In this clinical case, the technique of using augmented reality to visualize the concrement during the surgical intervention of salivary stone removal using external access is shown. At present, minimally invasive methods for removing parotid gland salivary stones exist and these methods are performed using sialoendoscopy with the wire basket or laser, chemical and shock wave lithotripsy. However, if there is a narrowing, stricture, or cicatricial deformity of the salivary gland duct, using of these methods is not possible. The technique we are developing allows to change the view on surgical treatment of patients with salivary stone disease. It is based on thorough preoperative preparation and an individual approach to each patient so an individual mouthguard with a tap is made and computed tomography is also performed. Augmented reality technology allows to visualize the concrement in the operating field and shows an accurate localization of it in the salivary gland duct. Thus, augmented reality technology can reduce the time of surgery and force the postoperative recovery period. However, it is not possible to calculate the depth of the concretion and it is also necessary to reduce the localization errors of the salivary stone virtual image. If these disadvantages are eliminated, it is possible to reduce the length of the incision and the volume of surgery to the minimum possible.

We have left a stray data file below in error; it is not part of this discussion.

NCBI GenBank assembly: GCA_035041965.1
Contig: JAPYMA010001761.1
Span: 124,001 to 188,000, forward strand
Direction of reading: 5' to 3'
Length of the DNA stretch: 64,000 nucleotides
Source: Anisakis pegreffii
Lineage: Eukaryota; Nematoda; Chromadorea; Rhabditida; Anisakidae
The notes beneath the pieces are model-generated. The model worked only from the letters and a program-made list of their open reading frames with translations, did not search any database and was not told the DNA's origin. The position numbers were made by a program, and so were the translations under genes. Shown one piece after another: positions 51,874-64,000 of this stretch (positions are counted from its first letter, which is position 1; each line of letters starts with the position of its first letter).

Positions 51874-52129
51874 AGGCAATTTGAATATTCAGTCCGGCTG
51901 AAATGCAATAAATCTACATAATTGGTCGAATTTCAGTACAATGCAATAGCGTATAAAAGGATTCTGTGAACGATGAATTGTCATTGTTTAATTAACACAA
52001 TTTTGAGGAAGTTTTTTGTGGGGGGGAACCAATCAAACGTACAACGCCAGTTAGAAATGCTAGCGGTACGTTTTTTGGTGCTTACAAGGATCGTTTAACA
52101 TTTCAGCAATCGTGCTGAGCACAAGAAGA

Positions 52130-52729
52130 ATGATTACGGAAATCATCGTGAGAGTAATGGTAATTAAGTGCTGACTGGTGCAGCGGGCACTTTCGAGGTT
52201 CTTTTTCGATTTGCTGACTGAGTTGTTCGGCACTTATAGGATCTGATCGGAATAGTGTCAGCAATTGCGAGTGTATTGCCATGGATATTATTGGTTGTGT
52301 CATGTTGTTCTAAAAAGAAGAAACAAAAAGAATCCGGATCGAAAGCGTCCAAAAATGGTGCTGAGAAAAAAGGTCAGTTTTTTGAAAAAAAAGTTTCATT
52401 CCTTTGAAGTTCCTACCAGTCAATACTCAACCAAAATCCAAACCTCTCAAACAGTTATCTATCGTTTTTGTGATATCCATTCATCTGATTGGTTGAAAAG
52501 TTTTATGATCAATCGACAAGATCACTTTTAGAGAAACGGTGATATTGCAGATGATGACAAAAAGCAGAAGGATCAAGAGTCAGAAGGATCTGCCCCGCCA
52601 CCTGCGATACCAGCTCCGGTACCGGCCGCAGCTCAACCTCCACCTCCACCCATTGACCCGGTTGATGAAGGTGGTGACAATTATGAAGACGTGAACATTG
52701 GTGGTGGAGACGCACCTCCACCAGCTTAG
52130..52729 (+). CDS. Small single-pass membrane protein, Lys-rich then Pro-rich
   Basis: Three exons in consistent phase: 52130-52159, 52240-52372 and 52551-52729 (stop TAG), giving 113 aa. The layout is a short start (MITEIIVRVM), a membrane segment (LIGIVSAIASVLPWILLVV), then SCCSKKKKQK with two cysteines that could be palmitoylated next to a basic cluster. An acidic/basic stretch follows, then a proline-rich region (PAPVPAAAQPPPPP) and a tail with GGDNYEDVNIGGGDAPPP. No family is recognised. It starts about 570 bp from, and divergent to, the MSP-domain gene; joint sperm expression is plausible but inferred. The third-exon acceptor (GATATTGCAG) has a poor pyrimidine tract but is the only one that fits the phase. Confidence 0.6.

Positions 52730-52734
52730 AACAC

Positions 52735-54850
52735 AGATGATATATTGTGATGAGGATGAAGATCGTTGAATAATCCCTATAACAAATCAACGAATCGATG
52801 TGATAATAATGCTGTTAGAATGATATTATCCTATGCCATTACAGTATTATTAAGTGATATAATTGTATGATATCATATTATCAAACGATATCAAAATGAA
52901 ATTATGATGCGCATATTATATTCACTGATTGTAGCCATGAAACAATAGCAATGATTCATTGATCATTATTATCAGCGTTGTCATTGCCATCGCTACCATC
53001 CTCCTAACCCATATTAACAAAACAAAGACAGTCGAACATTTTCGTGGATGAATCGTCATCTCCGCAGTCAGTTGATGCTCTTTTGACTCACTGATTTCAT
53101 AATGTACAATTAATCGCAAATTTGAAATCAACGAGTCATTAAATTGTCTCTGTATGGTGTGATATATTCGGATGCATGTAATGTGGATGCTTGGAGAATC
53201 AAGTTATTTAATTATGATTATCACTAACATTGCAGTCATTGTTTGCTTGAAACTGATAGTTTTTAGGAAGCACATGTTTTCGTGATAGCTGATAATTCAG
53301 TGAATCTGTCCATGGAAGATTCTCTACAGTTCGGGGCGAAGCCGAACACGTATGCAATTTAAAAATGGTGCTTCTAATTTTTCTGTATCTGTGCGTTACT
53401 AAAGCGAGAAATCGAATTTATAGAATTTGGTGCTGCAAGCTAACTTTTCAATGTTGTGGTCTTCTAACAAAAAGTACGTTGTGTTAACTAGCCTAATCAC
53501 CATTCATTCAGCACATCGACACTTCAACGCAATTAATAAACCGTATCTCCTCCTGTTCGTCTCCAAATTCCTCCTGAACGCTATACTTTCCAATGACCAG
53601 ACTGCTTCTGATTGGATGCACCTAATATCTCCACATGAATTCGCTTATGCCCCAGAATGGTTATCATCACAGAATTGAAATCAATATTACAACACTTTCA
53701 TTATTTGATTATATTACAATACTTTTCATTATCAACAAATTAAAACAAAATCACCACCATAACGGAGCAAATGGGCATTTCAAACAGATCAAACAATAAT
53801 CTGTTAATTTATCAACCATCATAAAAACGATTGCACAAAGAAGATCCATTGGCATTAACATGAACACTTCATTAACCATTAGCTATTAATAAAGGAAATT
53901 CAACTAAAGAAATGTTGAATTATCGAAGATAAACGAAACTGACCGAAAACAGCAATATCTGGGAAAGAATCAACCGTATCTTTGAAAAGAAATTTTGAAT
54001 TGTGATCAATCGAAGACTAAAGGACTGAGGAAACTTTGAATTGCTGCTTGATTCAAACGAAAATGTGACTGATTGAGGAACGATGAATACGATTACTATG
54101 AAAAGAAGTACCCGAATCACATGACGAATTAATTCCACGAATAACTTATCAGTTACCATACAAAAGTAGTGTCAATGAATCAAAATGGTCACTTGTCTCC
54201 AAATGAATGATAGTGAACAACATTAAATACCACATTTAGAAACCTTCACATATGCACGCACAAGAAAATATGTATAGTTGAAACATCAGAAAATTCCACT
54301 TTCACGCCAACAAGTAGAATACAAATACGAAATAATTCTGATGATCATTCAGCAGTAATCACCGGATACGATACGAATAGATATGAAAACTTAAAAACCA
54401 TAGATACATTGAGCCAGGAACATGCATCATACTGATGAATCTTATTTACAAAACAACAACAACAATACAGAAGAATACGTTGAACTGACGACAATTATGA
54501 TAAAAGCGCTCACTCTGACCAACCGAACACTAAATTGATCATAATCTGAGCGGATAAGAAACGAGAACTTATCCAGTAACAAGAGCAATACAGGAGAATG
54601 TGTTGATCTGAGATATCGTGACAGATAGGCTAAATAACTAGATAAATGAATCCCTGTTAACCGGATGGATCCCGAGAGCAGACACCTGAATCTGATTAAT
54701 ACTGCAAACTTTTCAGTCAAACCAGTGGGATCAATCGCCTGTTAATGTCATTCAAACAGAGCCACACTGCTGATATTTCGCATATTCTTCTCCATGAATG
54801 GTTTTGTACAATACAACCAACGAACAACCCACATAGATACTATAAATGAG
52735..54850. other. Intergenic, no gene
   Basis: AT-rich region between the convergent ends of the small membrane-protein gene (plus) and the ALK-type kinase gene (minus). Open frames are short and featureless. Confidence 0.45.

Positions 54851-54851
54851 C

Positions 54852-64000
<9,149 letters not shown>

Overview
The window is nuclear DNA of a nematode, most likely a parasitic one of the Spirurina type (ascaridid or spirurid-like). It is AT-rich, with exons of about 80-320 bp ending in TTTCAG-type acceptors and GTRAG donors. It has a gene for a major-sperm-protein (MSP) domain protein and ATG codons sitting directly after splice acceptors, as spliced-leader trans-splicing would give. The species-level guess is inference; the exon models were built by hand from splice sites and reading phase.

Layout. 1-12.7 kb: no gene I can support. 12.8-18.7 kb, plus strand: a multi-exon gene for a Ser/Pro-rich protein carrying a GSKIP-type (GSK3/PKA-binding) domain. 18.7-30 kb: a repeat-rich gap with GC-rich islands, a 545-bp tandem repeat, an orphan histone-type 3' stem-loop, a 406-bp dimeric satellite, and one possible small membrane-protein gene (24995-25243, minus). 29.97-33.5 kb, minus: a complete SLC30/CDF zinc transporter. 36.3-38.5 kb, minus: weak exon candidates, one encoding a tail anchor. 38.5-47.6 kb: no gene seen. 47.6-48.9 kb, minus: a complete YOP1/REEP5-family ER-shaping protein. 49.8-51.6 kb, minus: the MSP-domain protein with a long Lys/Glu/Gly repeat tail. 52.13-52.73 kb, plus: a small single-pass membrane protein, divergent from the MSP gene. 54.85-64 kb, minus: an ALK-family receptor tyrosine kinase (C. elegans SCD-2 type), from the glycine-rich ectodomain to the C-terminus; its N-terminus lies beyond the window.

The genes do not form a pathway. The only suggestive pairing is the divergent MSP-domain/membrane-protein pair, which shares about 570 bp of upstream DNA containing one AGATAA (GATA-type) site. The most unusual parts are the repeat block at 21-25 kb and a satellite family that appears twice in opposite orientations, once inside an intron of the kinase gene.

The use of the augmented reality technique for concretion visualization during the surgical intervention of salivary stone removal by external access was effective, and there was no any postoperative complications. However, randomized controlled clinical trials with longer follow-up periods should be conducted in order to compare the effectiveness of this technique, its injury rate, and the possibility of using it in the daily practice of a maxillofacial surgeon.
Patient consent was obtained from the patients.
Conflicts of Interest
The authors declare that there is no conflict of interests regarding the publication of this paper.
Yaremenko A.I. is the head of the Department of Dental Surgery and Maxillofacial Surgery who coordinated our work. Lysenko A.V. and Razumova A.Y. performed the operation on the patient, as well as observed after it. Mirzakhmedov R.R. made the individual splint with a radiopaque marker. Chibisova M. A. and Zubareva A.A. performed radiological examination before and after the operation.
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Copyright © 2020 Anna Lysenko et al. This is an open access article distributed under the Creative Commons Attribution License, which permits unrestricted use, distribution, and reproduction in any medium, provided the original work is properly cited.